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Re: make cannot handle prerequisites that contain a colon

From: Paul D. Smith
Subject: Re: make cannot handle prerequisites that contain a colon
Date: Tue, 19 Oct 2004 15:31:31 -0400

%% Markus Kuhn <address@hidden> writes:

  mk> Are colon and space really the only bytes that cannot be handled
  mk> in a filename by make? How would you handle a pathologic filename
  mk> that contains bytes such as 0xa0?

Well, filenames that contain newlines can't be represented either.

Make uses standard char* strings to hold all its data, not unsigned and
not wchar_t.  But, it doesn't do much with these strings except chop
them up on whitespace, compare them, and send them to programs it

So, offhand I can't see any reason why higher-bit set characters would
be a problem.

  mk> So it would be good to have a brief section in the manual that
  mk> explains, which characters are exactly allowed in file names to be
  mk> processed by GNU make.

True, but that would require someone testing to see which ones work :-).

In other words, there's nothing in GNU make that actually looks at
target names to make sure they contain only a valid set of characters.
If there _ARE_ restrictions then they exist as a side-effect of
processing by some other area of GNU make.

  mk> I guess, it would have to move from handling just strings to
  mk> handling arrays of fully 8-bit transparent strings, more like what
  mk> bash, tcl, or perl do.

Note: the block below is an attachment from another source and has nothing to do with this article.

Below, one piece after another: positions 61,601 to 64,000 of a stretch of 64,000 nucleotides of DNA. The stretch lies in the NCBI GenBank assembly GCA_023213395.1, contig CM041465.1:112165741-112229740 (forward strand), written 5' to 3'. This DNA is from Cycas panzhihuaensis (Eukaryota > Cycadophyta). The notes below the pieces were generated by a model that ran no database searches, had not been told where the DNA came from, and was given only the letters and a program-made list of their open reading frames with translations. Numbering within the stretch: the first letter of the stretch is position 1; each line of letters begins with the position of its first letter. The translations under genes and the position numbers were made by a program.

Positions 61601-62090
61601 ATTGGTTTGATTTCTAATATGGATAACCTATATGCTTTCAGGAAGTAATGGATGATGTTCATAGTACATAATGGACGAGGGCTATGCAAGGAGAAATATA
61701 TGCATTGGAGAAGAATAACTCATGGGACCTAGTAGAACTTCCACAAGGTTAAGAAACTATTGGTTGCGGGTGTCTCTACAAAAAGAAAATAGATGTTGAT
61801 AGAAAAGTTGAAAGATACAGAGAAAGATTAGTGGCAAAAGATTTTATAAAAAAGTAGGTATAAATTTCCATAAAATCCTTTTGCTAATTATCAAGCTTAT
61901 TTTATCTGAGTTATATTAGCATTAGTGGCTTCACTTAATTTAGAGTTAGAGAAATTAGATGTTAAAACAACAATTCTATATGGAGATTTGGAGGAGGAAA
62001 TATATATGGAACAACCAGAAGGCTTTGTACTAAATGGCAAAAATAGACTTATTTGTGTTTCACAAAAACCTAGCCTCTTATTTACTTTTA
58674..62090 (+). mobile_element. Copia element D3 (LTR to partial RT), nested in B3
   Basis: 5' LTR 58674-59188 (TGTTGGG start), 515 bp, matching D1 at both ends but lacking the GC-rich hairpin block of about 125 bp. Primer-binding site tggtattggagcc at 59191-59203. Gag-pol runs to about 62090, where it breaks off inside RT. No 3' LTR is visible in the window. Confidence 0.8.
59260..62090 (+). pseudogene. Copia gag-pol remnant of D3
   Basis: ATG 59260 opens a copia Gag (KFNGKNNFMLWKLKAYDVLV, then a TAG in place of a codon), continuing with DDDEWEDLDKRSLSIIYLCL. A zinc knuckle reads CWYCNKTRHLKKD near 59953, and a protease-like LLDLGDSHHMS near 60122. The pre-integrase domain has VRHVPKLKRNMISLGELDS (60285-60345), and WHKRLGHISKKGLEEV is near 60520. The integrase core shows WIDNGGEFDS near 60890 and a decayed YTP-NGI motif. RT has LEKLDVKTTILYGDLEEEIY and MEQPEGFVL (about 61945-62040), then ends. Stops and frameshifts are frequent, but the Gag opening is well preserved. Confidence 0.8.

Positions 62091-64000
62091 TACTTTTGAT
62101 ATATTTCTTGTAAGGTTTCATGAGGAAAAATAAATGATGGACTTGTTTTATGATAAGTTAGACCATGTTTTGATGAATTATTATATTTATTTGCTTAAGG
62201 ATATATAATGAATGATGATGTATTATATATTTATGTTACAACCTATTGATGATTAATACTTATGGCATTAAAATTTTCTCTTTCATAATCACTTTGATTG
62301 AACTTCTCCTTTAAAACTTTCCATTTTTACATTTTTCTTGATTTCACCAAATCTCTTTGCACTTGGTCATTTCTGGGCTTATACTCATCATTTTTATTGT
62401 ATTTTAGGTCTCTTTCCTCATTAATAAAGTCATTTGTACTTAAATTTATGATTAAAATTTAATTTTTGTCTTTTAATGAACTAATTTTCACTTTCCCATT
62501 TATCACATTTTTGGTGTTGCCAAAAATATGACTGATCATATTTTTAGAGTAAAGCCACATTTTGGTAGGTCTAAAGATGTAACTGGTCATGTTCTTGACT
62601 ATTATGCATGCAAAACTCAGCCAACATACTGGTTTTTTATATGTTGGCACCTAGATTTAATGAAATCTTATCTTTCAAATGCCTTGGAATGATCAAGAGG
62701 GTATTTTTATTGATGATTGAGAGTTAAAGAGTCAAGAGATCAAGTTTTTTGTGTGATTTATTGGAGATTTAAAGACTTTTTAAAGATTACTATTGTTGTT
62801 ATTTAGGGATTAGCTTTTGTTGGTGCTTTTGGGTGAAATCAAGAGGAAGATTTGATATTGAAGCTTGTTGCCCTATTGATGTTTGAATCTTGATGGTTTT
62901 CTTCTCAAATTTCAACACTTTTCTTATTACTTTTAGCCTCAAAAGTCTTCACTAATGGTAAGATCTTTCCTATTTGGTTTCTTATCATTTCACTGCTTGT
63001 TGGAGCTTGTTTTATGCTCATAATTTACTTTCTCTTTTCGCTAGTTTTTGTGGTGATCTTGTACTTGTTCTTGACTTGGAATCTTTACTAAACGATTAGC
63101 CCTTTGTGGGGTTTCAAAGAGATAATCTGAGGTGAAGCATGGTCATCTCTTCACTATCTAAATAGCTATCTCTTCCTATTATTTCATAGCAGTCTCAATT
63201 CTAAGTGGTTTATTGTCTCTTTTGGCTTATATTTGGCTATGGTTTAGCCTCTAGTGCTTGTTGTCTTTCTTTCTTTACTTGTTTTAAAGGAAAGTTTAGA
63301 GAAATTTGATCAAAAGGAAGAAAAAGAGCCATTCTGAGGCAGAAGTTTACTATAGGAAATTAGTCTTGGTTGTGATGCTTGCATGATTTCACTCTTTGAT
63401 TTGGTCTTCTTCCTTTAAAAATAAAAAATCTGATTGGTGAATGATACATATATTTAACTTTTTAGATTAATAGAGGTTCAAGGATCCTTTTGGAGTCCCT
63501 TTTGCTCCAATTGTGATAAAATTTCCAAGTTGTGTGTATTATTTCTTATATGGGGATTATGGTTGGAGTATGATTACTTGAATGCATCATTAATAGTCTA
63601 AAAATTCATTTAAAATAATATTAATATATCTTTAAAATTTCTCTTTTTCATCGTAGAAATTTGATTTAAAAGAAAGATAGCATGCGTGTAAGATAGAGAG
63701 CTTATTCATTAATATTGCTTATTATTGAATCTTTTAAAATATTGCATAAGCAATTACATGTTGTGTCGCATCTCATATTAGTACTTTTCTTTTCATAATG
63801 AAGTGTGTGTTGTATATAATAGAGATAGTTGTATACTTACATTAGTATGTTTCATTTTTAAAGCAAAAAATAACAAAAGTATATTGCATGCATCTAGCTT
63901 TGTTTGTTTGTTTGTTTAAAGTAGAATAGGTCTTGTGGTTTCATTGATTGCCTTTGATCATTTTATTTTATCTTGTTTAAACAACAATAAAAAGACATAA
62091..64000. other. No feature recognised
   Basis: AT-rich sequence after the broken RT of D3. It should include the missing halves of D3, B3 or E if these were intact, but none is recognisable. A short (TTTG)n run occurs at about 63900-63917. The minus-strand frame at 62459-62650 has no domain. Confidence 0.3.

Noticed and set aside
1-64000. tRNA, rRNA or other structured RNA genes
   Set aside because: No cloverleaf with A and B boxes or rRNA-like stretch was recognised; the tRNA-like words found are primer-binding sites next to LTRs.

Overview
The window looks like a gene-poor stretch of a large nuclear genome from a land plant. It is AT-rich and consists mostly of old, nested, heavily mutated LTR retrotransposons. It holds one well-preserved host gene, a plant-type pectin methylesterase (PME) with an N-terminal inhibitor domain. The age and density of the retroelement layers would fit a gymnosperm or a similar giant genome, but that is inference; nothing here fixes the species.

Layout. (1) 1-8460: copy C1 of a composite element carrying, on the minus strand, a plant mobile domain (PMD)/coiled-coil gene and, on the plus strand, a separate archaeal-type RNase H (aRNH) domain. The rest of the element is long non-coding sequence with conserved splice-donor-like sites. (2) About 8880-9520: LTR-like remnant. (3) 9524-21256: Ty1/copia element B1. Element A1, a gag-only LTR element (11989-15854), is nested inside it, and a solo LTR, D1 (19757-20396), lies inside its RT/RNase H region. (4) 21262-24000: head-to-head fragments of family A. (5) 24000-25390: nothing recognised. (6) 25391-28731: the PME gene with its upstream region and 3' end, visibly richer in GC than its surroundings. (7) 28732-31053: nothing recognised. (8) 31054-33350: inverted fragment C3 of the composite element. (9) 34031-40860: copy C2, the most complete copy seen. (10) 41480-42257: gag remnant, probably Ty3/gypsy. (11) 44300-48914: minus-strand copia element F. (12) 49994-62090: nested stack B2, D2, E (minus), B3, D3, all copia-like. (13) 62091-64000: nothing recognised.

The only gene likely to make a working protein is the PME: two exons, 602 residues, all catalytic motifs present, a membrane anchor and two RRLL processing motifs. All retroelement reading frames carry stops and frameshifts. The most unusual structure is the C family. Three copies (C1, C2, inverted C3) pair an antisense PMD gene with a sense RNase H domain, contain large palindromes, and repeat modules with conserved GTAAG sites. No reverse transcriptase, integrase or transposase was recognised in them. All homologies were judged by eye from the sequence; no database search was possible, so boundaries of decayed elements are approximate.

Well, it's pretty complicated when you start looking at the details of
how such a thing could work, given the free-form syntax of makefiles.

  >> Actually I had one idea that could be implemented without redoing all of
  >> make's internals, but it would block off at least one and probably two
  >> or more different 8-bit values from appearing in makefiles.  In an i18n
  >> world I don't know if this is acceptable.

  mk> The i18n world is now fairly quickly moving towards using UTF-8,
  mk> and UTF-8 strings have the useful property that the bytes 0xfe and
  mk> 0xff are never used by the encoding. Other than that, using bytes
  mk> in the 0x01-0x1f range may also be acceptable, because none of the
  mk> ASCII-compatible character encodings used worldwide uses any of
  mk> these to represent a graphicval character. (Well, there is VSCII-1
  mk> in Vietnam, but hardly anyone really uses that under Unix, as it
  mk> causes endless problems and has de-facto already been superceeded
  mk> by UTF-8.)

That's good to know; one of the main problems I've had with trying to
find a solution to the issue is not having any personal understanding of
how the various extended character sets actually work and what would be
possible or not possible with them.

I'm not really sure what would be involved with providing support for
full UTF-8 character sets in make; I'd have to think about it more.

The idea I had involves changing escaped special characters like spaces
into "impossible" byte values in make's internal string representation.
That way all of make's current manipulation would continue to work
as-is: when searching for whitespace to break up words for example it
would not see the "impossible" byte values as whitespace, so it wouldn't
break on that character.

Then, at the very last minute before make invokes a commandline, etc. it
would un-translate the string and replace the impossible bytes with the
special characters again.

Of course, there are many details to work out, such as the user
interface for escaping special characters, exactly when the translation
back is done, etc.

 Paul D. Smith <address@hidden>          Find some GNU make tips at:
 http://www.gnu.org                      http://make.paulandlesley.org
 "Please remain calm...I may be mad, but I am a professional." --Mad Scientist

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